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What John Podesta's annoying hippie-punching tells us about Obama’s climate agenda
If Obama goes big on natural gas, he could undermine his main environmental goals
 
Natural gas isn't all good.
Natural gas isn't all good. (Ken Cedeno/Corbis)

This week, President Obama's special adviser John Podesta dropped a few classic Washington bromides about those unreasonable environmentalists:

"If you oppose all fossil fuels and you want to turn that switch off tomorrow, that is a completely impractical way of moving toward a clean-energy future," Podesta told reporters during a roundtable discussion at the White House.

"With all due respect to my friends in the environmental community, if they expect us to turn off the lights and go home, that's sort of an impractical suggestion," he added. [Politico]

This is a fairly typical example of Washington's brand of hard-headed, realistic thinking. Of course it's impractical to suggest that we should go full renewable energy, right now — so impractical that no one is seriously suggesting that. However, it's also true that absent extremely aggressive emissions reductions very soon, it's scientifically unlikely that our society and the biosphere will survive intact into the far future. How's that for hard-headed realism?

In any case, those remarks are mainly a distraction. Much more worrisome ones come a bit further down, where Podesta comments on U.S. natural gas export policy. The crisis in Ukraine has created an opening for North American natural gas, with policymakers eager to chip away at Russia's dominance in Europe's natural gas market. In addition, Europe offers American producers better prices and an opportunity to clear some of the gas out of the glutted U.S. market.

Podesta's comments come one day after the Sierra Club, Friends of the Earth, 350.org, and a slew other green groups called on President Barack Obama to reject calls to speed up permits to export U.S. liquefied natural gas, arguing that the policy would violate the administration's pledge to tackle climate change.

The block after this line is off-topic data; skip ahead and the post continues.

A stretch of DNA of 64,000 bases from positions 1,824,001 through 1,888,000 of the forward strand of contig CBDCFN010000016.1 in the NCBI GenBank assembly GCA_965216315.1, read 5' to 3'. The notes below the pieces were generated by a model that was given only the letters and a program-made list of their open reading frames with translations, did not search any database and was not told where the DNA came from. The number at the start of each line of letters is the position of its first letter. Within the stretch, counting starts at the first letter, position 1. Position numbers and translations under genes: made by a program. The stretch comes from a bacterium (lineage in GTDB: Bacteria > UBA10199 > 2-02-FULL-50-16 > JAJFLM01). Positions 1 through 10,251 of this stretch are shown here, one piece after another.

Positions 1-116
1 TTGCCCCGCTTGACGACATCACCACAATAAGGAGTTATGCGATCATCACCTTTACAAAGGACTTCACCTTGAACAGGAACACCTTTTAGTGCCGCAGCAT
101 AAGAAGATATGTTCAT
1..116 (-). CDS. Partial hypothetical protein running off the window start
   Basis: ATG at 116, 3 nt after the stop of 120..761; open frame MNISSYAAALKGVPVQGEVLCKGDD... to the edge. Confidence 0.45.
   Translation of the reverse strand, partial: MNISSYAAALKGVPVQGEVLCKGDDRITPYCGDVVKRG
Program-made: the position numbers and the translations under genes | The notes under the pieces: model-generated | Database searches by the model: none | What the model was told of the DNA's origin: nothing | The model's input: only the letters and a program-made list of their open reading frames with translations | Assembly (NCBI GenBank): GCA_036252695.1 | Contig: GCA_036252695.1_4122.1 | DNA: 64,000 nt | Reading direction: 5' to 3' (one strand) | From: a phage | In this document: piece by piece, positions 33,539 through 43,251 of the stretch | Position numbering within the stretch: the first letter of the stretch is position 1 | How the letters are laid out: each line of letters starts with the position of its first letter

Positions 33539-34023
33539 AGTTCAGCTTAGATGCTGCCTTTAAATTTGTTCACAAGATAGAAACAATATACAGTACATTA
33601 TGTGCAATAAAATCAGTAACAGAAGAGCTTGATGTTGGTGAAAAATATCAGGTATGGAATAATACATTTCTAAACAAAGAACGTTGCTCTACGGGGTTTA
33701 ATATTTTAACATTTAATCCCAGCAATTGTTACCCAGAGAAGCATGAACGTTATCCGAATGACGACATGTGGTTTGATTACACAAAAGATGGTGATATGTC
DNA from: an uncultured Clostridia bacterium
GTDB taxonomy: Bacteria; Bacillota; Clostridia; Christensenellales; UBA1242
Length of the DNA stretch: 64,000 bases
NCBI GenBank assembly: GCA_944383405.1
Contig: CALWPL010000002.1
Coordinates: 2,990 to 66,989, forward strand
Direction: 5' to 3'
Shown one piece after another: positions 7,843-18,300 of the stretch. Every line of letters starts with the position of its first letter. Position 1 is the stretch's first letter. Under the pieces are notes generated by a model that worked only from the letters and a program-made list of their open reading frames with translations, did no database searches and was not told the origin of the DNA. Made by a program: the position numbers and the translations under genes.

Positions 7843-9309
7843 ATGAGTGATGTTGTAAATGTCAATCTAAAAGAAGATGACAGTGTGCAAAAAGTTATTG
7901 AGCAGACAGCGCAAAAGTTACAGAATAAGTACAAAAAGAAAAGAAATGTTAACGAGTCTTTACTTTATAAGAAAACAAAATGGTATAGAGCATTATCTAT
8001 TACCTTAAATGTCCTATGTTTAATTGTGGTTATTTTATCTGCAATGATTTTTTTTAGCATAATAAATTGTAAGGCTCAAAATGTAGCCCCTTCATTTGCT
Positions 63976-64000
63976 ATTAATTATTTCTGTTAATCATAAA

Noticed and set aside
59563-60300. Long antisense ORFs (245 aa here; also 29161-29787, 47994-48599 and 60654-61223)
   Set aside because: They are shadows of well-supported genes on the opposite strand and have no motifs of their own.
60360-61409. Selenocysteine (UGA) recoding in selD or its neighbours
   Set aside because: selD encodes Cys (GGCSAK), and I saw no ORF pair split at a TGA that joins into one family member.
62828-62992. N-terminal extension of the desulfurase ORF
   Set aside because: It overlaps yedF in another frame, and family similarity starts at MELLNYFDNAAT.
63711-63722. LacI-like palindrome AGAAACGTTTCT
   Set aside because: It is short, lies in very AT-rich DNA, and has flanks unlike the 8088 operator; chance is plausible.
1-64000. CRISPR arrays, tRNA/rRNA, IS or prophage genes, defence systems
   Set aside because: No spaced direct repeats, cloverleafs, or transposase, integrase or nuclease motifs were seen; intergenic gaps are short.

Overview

Asked about the criticism, Podesta spoke generally, saying the country would benefit if more power plants relied on gas... He shrugged off the call for Obama to step back from LNG exports, saying that the Energy Department was in charge of reviewing the export applications. [Politico]

Obama's climate legacy is mainly about reducing our reliance on coal, which makes natural gas useful because it is outcompeting coal. It would be much better if the massive methane leaks that stem from fracking could be contained, but for the moment natural gas is doing an environmental service.

The great danger of upping exports to Europe, as Henry Farrell pointed out, is that it will entrench the fracking boom and huge new export terminals under the aegis of national security, which could be nearly impossible to dislodge.

Remember, after coal is dead, natural gas has to die soon afterward. Most extant carbon reserves must be left in the ground if catastrophic climate change is to be avoided.

Furthermore, increased natural gas prices have already strengthened the position of the coal industry, allowing it to recapture some of its electricity market share. With big-time exporting, that trend will only be increased. If coal regains market strength, it will regain political strength, both through lobbying money and, more importantly, thousands of coal-mining jobs. All of which threatens the Obama administration's top environmental goal: strong EPA rules against carbon pollution on existing coal-fired plants. Such rules would have a better chance of making it through the bureaucratic gauntlet if coal is kept on the back foot.

If Obama approves those natural gas exports, he could end up sacrificing his entire climate legacy.

 
Ryan Cooper is a national correspondent at TheWeek.com. His work has appeared in the Washington Monthly, The New Republic, and the Washington Post.

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